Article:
Ashley Snyder, Executive Editor
Tulsi Patil, Managing Editor
In the wake of the assaults in the past few weeks at UAA, there is a growing concern for students’ safety on campus. While one man allegedly punched four victims in the face — though he claimed to be dancing — another allegedly attempted to forcefully kiss seemingly random women on campus. While UAA has fairly good safety ratings, such assaults sometimes raise a hint of fear in students about being safe on campus.
“I worry about safety sometimes especially after all of the shootings and rapes and other stuff you keep hearing about in other colleges,” said junior Caleb Markuson.
All of the victims appear to have been randomly selected — just students going about their daily business and being attacked without cause. Both assaulters in the past two attacks were male and nearly all of the victims were female.
“It’s disgusting. That guy should be listed as a sexual predator so that he actually suffers for his stupid decisions,” sophomore Ashleigh Davis said. “If someone did that to me I would not hesitate to totally do some serious damage to his manhood.”
According to the 2013 Campus Security and Fire Safety Report, between 2010 and 2012, there have been eight cases of sexual assault and six cases of aggravated assault in housing and on the main campus. These statistics seem to be on the incline this year with two cases coming to light in just the first two months of the year. As students ourselves, we begin to worry for our own security as well as our friends on campus.
For women who would like to learn some basic skills in order to fend off an assault, UAA offers a women-only Rape Aggression Defense course, where attendees learn the basics of self-defense. More information on this program can be found here: http://www.uaa.alaska.edu/upd/rad-training.cfm. For men and women, learning skills like those taught in martial arts can also be a good way to defend one’s self or stop an attacker.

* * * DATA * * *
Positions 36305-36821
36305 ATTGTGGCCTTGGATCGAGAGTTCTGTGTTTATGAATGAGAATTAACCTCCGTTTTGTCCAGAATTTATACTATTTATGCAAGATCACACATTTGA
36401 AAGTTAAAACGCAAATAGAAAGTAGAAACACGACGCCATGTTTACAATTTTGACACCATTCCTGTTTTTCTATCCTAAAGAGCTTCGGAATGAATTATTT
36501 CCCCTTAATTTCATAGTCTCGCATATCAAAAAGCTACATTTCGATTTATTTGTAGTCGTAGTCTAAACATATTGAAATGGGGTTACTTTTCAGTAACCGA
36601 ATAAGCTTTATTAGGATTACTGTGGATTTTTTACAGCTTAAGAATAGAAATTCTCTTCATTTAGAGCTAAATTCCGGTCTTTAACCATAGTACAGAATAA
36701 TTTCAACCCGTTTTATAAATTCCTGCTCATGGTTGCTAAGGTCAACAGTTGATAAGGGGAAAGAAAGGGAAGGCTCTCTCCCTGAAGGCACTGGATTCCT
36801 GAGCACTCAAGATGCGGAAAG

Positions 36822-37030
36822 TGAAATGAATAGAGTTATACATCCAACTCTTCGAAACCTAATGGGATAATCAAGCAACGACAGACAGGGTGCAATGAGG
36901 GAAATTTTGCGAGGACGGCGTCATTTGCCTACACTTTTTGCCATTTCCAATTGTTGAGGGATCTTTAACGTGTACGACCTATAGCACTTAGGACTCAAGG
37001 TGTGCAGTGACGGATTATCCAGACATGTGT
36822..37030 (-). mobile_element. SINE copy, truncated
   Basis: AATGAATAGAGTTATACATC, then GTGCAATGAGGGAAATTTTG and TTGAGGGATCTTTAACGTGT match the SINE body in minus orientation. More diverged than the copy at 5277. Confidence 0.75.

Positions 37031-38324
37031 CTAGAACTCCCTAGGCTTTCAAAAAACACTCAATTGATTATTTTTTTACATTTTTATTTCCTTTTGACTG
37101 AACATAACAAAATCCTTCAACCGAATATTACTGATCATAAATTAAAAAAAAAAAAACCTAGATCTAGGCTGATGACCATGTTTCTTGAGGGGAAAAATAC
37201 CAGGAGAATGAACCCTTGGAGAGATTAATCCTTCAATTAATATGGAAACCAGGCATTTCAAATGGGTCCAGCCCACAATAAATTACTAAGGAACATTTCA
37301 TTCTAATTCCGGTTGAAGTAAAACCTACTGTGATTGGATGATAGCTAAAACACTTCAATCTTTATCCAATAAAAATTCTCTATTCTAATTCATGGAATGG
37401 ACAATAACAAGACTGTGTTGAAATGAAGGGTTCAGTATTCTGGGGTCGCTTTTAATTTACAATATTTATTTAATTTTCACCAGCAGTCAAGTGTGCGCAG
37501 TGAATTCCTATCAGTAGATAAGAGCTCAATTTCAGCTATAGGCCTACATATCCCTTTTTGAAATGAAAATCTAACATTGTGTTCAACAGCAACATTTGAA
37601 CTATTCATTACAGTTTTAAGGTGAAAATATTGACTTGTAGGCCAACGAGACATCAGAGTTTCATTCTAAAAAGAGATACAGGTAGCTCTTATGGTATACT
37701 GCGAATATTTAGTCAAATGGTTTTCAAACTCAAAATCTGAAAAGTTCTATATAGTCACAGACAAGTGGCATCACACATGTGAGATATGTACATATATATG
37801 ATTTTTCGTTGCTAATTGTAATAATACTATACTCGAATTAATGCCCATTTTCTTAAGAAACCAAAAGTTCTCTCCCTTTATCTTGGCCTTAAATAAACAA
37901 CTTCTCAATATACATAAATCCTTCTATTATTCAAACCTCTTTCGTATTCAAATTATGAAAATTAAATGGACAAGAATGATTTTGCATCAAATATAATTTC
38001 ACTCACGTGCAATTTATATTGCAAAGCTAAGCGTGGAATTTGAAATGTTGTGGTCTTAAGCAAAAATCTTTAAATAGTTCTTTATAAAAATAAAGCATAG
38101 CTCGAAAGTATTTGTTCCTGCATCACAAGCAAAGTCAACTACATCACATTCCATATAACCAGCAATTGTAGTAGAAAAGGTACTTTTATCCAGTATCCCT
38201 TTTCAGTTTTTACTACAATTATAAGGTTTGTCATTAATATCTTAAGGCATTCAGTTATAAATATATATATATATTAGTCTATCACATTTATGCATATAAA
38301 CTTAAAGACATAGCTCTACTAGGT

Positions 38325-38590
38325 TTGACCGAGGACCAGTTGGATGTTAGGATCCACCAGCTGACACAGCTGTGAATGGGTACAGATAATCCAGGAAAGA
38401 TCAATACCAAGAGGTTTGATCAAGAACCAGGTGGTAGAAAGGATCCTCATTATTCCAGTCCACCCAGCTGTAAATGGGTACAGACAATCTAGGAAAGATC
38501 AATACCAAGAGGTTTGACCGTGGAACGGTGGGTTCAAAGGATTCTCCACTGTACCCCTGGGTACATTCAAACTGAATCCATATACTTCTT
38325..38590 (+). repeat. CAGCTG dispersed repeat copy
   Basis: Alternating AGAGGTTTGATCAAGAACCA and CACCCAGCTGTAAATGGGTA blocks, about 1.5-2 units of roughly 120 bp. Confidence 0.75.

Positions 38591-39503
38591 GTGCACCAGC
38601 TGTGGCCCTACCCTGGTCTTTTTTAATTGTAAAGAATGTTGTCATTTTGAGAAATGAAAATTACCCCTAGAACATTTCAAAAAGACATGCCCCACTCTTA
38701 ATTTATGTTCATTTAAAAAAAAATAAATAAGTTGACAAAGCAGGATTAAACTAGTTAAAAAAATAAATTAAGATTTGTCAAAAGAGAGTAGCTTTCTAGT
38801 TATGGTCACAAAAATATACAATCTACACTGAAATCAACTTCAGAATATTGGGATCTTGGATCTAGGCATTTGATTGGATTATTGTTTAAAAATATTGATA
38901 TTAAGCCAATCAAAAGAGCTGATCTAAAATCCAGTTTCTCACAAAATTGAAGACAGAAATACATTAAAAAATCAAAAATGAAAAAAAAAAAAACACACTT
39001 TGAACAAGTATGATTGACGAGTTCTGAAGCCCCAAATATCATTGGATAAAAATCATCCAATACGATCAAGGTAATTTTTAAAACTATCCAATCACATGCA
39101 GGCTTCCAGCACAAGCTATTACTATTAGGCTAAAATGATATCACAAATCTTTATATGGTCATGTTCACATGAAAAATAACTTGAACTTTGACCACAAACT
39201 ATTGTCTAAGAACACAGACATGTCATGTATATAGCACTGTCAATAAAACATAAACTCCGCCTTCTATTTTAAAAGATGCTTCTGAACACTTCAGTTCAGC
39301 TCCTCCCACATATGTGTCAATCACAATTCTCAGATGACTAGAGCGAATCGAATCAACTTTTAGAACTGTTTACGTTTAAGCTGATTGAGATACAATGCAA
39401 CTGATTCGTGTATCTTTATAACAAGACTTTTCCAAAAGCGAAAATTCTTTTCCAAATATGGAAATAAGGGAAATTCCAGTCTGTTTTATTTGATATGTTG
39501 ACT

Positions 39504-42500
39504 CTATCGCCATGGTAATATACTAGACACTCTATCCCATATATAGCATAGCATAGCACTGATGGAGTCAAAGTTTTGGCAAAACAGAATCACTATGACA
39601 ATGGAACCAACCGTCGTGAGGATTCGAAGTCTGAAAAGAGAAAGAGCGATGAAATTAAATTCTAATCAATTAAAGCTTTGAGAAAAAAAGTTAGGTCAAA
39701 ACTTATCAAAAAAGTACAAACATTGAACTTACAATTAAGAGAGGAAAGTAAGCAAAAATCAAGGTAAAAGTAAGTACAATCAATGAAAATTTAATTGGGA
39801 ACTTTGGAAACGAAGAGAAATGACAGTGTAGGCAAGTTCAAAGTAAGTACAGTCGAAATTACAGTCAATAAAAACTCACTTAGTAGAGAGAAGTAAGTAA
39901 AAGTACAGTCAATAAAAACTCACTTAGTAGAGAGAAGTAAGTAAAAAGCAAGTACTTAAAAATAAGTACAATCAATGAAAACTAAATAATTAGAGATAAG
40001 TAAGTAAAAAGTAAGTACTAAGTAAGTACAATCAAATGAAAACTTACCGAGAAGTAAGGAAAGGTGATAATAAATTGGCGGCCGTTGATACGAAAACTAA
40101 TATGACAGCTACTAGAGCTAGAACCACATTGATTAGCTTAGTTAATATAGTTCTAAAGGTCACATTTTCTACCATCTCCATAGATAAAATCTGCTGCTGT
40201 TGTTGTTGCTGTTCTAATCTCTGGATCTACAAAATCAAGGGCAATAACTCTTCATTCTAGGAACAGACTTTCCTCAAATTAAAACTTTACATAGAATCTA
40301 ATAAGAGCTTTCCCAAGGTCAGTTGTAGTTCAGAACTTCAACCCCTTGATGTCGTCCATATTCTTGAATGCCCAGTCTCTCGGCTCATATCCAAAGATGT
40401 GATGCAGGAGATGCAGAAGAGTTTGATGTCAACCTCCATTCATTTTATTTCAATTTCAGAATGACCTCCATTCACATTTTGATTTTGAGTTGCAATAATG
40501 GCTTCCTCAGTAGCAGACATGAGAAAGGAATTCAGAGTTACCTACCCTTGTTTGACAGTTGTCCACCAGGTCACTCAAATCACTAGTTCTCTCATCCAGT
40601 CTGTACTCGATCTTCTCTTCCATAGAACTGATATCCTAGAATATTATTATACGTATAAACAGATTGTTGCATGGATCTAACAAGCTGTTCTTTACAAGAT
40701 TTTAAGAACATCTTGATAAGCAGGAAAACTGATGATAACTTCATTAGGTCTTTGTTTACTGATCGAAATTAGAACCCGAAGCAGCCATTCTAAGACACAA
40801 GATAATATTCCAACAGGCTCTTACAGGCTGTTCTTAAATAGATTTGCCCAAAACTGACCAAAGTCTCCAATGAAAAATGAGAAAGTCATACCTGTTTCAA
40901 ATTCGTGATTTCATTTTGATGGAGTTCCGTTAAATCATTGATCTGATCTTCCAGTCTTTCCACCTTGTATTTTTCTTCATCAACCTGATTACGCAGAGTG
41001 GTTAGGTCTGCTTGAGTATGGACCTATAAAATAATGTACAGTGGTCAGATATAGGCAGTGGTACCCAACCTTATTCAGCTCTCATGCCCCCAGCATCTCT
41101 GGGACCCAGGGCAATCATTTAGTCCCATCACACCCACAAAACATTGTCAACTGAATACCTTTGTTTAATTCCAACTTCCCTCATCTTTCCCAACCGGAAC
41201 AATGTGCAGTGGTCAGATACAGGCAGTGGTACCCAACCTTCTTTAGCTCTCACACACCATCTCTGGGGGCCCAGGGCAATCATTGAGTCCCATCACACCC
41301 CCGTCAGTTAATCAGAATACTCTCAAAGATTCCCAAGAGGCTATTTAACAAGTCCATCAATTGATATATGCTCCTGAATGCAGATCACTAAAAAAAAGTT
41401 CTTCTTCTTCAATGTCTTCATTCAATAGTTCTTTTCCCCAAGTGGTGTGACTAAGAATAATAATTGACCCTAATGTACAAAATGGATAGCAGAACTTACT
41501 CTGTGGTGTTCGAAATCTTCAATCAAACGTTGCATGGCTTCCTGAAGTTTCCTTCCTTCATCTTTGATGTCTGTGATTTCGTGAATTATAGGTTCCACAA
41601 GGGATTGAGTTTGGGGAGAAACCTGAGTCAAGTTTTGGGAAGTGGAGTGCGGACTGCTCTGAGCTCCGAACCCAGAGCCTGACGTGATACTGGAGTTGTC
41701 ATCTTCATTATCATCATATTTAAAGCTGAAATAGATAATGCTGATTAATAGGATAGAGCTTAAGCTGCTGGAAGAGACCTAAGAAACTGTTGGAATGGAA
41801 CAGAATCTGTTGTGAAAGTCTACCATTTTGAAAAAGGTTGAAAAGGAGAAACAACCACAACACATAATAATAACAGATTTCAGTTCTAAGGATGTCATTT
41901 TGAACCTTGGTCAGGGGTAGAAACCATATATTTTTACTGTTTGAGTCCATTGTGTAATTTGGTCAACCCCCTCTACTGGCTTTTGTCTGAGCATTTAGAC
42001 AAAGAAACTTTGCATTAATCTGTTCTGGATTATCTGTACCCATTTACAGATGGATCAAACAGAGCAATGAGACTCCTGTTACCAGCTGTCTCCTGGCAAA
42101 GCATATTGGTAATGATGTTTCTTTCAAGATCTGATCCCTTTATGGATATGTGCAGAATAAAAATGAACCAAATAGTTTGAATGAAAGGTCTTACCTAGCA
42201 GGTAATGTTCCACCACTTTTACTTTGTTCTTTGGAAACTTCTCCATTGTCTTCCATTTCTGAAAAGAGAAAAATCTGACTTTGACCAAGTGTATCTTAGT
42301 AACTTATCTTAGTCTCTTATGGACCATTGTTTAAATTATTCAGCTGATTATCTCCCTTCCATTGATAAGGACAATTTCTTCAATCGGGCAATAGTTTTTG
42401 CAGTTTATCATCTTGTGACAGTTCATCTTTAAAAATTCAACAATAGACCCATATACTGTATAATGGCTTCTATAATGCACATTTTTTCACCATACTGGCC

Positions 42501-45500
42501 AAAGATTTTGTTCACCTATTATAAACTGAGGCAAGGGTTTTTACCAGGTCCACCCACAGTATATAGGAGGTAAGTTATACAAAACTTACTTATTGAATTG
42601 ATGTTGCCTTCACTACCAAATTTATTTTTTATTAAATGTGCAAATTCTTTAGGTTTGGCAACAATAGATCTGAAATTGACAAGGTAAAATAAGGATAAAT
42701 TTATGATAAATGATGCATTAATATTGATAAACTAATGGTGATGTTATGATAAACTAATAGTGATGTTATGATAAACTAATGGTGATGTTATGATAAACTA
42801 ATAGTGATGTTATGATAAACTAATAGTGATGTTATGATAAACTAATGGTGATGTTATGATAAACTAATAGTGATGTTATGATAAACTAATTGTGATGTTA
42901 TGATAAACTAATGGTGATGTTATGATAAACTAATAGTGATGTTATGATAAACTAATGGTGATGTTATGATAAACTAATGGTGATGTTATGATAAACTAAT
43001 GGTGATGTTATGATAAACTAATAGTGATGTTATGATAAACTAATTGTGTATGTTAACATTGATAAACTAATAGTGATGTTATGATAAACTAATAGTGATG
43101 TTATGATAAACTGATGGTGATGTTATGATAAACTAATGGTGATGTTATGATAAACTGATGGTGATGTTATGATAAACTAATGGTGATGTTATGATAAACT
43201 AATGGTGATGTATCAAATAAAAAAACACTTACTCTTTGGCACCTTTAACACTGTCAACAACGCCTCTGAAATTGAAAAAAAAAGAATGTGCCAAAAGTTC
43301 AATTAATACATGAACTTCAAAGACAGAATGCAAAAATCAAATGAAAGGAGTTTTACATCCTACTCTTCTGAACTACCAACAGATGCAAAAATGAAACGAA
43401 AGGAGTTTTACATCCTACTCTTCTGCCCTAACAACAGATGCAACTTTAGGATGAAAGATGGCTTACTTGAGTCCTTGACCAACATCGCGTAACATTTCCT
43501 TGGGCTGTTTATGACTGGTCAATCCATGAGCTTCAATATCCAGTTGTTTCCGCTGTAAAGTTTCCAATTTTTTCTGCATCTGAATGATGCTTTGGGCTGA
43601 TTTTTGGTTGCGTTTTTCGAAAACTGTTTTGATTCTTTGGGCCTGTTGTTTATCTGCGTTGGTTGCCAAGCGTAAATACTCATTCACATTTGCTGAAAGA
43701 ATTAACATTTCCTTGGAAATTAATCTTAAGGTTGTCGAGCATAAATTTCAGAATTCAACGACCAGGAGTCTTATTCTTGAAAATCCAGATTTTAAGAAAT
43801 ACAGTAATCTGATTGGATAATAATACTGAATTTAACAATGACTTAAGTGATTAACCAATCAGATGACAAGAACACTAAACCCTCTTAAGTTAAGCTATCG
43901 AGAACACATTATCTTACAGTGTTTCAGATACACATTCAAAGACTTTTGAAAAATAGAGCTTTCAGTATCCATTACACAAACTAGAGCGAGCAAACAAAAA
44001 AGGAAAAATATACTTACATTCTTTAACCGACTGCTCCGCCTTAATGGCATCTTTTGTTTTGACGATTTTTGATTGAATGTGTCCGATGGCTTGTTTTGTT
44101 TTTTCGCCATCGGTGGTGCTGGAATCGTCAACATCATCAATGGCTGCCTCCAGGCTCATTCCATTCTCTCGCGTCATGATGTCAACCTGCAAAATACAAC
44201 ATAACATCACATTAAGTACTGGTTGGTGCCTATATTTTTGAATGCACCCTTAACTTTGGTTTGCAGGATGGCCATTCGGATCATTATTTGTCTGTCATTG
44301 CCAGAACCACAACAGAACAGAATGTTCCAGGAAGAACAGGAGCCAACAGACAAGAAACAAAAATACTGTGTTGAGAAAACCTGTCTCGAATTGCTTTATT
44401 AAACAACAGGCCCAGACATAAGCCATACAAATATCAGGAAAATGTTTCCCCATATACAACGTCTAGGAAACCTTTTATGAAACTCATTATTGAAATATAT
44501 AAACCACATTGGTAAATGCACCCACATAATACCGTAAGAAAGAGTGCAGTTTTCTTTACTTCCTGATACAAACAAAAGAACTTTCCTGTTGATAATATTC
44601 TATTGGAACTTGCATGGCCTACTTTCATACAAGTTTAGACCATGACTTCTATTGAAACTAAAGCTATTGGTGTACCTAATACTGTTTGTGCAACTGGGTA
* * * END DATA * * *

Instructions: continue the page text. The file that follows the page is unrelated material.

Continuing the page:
Whether on campus, in the residence halls, walking trails or even waiting at the bus stop, it is important to be prepared and able to handle a situation if it rises. If anything suspicious arises, don’t hesitate to call the police immediately. Call boxes are located around campus and in case of an emergency, UPD advises you to call 911 directly. You can also call UPD at 907-786-1120 or visit their office in the Eugene Short Hall.
“I’ve been seeing the (university) police around campus a lot lately. I wonder if there is more going on than what we know about and we just don’t know about it because they are so quick to handle the situation,” said sophomore Lana Peterson.
Witnessing an assault, whether sexual or otherwise, can sometimes be equally traumatic as being victimized. However, UPD urges students to come forward if they witness any kind of criminal offense. They offer the Silent Witness program where confidential reports of crimes can be made on their website, so as to ensure your protection and safety as well. However, in order to report crimes in progress, they recommend calling 911 in case of emergencies.
We want to feel safe when we are on campus. We are already worrying enough about studying, grades and graduating without having to worry about whether or not we will be kissed or punched randomly in the hallways. Be safe everyone!